An upgraded floating boom is headed toward the Great Pacific Garbage Patch.
The Ocean Cleanup project founder, Boyan Slat, has said that after four months of repair, a massive floating bloom is being sent back to the Great Pacific Garbage Patch for a second attempt to help clean up some of the worst pockets of plastic waste in the ocean.
The plastic-capturing floating boom is an impressive 2,000 feet long.
The boom, which is 600 meters in length (approximately 2,000 feet long), is making its way back to the Great Pacific Garbage Patch, also known as the Pacific Trash Vortex. This patch of the ocean lies halfway between California and Hawaii and is a gyre of marine debris particles, mostly made up of floating plastic trash that primarily comes from Asia.
The U-shaped floating boom has been designed by Boyan Slat and his team at The Ocean Cleanup project to trap 1.8 tons of plastic waste without harming marine life.
The project first started as a crowdfunding campaign back in 2014, Hydrogen Fuel News reported. Since then, it has become more than just a pipe dream and the first floating bloom was launched in September of last year (2018), where it was towed from San Francisco to the Great Pacific Garbage Patch.
However, after four months at sea, constant waves and wind broke apart the device, causing the boom to fail at retaining the plastic it caught. Ultimately, it was removed for repairs.
Late last week, The Ocean Cleanup tweeted: “After only four months of design, procurement, and assembly, the crew is now on their way to the Great Pacific Garbage Patch with the upgraded system 001/B. Time to put it to the test.”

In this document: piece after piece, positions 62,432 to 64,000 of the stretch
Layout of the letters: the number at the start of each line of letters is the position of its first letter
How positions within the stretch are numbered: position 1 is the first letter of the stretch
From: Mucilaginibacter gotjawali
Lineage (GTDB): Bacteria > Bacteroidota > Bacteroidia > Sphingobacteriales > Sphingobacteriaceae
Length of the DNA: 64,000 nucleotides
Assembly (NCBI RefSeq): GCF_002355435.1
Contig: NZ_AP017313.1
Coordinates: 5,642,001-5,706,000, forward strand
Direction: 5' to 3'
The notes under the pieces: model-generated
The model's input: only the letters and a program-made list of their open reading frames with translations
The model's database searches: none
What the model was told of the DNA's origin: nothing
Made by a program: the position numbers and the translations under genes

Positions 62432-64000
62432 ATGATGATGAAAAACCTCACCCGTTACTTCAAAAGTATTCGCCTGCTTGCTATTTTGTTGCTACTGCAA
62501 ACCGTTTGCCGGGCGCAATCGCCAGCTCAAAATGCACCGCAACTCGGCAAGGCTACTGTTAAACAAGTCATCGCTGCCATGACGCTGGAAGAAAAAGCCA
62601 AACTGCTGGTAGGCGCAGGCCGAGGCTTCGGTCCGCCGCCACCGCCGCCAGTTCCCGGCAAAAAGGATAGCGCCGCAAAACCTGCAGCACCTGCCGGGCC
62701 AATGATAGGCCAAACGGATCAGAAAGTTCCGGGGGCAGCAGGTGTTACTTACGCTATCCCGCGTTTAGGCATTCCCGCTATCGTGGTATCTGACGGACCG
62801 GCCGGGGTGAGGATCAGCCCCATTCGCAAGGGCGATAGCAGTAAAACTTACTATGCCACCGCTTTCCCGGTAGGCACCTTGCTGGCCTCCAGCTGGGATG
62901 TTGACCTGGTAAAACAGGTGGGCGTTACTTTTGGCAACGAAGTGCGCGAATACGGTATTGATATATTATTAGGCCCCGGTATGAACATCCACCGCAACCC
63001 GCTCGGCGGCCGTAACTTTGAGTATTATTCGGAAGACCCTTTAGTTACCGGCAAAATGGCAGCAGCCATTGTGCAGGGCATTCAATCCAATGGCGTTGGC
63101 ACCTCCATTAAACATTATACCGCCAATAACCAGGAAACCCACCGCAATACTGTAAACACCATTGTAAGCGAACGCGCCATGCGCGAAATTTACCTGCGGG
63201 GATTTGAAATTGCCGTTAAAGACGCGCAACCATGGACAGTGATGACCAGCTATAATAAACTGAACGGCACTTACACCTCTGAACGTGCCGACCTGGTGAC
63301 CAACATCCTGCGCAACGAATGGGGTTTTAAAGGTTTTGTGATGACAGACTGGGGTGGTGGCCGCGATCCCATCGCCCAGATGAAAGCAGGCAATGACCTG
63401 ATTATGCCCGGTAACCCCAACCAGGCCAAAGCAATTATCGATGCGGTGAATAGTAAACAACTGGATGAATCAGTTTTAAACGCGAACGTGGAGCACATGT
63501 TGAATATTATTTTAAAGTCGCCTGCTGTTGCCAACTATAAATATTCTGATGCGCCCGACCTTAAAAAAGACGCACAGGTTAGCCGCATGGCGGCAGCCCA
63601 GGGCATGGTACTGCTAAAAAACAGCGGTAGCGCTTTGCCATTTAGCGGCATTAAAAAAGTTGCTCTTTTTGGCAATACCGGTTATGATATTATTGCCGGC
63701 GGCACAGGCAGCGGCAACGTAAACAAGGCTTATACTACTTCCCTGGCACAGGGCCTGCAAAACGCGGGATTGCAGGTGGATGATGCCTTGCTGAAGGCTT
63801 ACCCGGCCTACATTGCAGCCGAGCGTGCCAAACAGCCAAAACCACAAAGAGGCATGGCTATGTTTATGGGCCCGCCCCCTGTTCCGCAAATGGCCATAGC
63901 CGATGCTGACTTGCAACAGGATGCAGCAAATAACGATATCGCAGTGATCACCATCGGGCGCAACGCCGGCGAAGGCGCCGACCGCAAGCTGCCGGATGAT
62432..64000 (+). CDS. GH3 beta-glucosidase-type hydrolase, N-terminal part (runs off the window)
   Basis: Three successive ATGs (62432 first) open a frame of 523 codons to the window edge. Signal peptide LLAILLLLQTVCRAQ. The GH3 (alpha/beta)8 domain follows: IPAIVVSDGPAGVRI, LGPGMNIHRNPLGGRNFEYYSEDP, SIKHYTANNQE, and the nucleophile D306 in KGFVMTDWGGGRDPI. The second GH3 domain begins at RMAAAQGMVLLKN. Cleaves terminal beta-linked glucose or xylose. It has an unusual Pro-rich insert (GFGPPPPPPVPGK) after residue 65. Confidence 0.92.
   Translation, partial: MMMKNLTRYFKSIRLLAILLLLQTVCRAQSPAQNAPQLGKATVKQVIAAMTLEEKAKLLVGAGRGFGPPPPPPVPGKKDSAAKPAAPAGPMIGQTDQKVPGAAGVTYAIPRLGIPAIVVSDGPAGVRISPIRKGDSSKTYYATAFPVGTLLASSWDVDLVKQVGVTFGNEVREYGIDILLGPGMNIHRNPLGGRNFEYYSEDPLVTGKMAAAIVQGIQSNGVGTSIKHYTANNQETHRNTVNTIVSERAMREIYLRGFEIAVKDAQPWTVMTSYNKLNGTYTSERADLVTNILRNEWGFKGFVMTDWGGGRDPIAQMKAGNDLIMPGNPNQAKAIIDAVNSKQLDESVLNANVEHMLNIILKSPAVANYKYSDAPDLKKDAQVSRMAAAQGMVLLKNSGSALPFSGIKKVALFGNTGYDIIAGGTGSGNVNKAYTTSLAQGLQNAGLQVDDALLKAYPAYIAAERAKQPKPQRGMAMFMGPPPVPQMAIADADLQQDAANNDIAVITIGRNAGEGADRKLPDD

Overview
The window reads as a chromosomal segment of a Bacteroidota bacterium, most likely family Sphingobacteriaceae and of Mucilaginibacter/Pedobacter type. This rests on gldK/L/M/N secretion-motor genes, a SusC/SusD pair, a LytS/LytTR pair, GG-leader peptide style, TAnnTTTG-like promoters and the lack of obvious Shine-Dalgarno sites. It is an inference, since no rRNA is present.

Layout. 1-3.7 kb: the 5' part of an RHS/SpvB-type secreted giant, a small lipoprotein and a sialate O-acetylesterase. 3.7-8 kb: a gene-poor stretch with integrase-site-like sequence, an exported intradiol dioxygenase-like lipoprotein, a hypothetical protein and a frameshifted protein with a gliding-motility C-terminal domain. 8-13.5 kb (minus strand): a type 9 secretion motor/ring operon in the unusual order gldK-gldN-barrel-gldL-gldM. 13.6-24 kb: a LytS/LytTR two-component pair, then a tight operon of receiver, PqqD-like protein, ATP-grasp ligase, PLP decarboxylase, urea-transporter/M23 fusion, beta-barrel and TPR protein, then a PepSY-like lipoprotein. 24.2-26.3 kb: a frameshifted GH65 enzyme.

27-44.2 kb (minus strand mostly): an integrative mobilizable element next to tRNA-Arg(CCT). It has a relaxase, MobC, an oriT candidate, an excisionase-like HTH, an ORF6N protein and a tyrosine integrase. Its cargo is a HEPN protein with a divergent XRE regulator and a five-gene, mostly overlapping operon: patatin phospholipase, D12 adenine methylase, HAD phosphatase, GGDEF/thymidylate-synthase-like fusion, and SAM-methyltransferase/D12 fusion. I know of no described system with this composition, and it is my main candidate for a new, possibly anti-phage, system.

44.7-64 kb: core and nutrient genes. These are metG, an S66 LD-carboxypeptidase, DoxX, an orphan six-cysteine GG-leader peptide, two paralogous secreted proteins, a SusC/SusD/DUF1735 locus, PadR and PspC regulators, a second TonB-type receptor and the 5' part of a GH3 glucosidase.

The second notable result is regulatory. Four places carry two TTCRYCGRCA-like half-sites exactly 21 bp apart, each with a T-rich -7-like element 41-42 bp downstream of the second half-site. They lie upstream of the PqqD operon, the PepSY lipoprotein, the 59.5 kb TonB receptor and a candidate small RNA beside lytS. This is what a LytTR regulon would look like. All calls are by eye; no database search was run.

After only four months of design, procurement, and assembly, the crew is now on their way to the Great Pacific Garbage Patch with the upgraded System 001/B. Time to put it to the test. pic.twitter.com/wbUUvrihbh
— The Ocean Cleanup (@TheOceanCleanup) June 21, 2019
The floating boom will communicate its position to The Ocean Cleanup project crew at all times.
The device has been fitted with with solar-powered lights, sensors, cameras and satellite antennas so that it can communicate its position to the crew at all times. This will allow a support vessel to remove the collected plastic every few months and transport this waste to land.
Marine biologists on board the support vessel during the projects first run, said that they did not observe the boom having any environmental impacts, The Guardian reports.
Scientists believe that the device’s plastic barrier, which is a 3-meter deep (10-foot deep) screen, functions like a coastline, trapping some of the plastic pieces while enabling marine life to safely swim under it.
According to Slat, he hopes that The Ocean Cleanup project will expand so that one day 60 of the floating boom devices can be deployed to remove plastic from our oceans’ surface.